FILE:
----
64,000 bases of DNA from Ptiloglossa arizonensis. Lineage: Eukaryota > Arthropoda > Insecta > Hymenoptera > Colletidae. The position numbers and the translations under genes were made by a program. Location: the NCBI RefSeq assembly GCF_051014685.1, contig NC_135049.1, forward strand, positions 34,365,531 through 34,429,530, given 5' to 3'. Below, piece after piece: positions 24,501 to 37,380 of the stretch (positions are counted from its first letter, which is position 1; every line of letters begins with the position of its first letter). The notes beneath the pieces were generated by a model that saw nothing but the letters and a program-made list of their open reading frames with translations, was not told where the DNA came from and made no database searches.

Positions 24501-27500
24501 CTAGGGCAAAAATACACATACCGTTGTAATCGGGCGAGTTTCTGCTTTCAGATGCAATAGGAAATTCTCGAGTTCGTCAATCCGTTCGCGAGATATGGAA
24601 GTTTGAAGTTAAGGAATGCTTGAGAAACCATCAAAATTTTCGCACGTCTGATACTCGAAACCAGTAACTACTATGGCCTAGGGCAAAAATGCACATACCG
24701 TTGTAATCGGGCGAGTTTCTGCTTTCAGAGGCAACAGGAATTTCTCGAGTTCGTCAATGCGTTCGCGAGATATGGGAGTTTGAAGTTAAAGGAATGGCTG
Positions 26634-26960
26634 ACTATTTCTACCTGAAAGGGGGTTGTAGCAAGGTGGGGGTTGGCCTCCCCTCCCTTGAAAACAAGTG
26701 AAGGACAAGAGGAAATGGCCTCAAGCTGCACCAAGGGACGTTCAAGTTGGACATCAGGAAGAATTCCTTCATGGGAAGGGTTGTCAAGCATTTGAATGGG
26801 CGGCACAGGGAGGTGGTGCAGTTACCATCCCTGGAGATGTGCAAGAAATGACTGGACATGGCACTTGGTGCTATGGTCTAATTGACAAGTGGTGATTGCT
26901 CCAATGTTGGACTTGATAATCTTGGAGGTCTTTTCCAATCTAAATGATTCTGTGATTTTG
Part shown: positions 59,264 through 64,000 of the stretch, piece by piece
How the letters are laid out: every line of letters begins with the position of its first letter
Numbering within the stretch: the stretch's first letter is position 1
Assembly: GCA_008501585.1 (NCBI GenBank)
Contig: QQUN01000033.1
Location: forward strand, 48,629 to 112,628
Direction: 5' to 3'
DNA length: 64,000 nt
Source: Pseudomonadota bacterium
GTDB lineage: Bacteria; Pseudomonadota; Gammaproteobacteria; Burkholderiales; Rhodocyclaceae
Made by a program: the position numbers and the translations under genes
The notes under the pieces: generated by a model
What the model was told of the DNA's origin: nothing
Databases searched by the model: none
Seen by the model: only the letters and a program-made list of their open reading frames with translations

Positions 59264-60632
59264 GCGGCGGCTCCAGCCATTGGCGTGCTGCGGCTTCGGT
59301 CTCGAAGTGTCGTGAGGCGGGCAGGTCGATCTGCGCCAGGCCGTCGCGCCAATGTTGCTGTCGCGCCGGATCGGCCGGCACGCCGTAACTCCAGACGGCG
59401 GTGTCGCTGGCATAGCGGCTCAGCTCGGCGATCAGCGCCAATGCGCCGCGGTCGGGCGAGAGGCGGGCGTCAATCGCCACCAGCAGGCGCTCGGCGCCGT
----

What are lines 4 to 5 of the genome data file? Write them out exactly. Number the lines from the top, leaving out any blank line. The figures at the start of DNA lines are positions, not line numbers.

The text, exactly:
24601 GTTTGAAGTTAAGGAATGCTTGAGAAACCATCAAAATTTTCGCACGTCTGATACTCGAAACCAGTAACTACTATGGCCTAGGGCAAAAATGCACATACCG
24701 TTGTAATCGGGCGAGTTTCTGCTTTCAGAGGCAACAGGAATTTCTCGAGTTCGTCAATGCGTTCGCGAGATATGGGAGTTTGAAGTTAAAGGAATGGCTG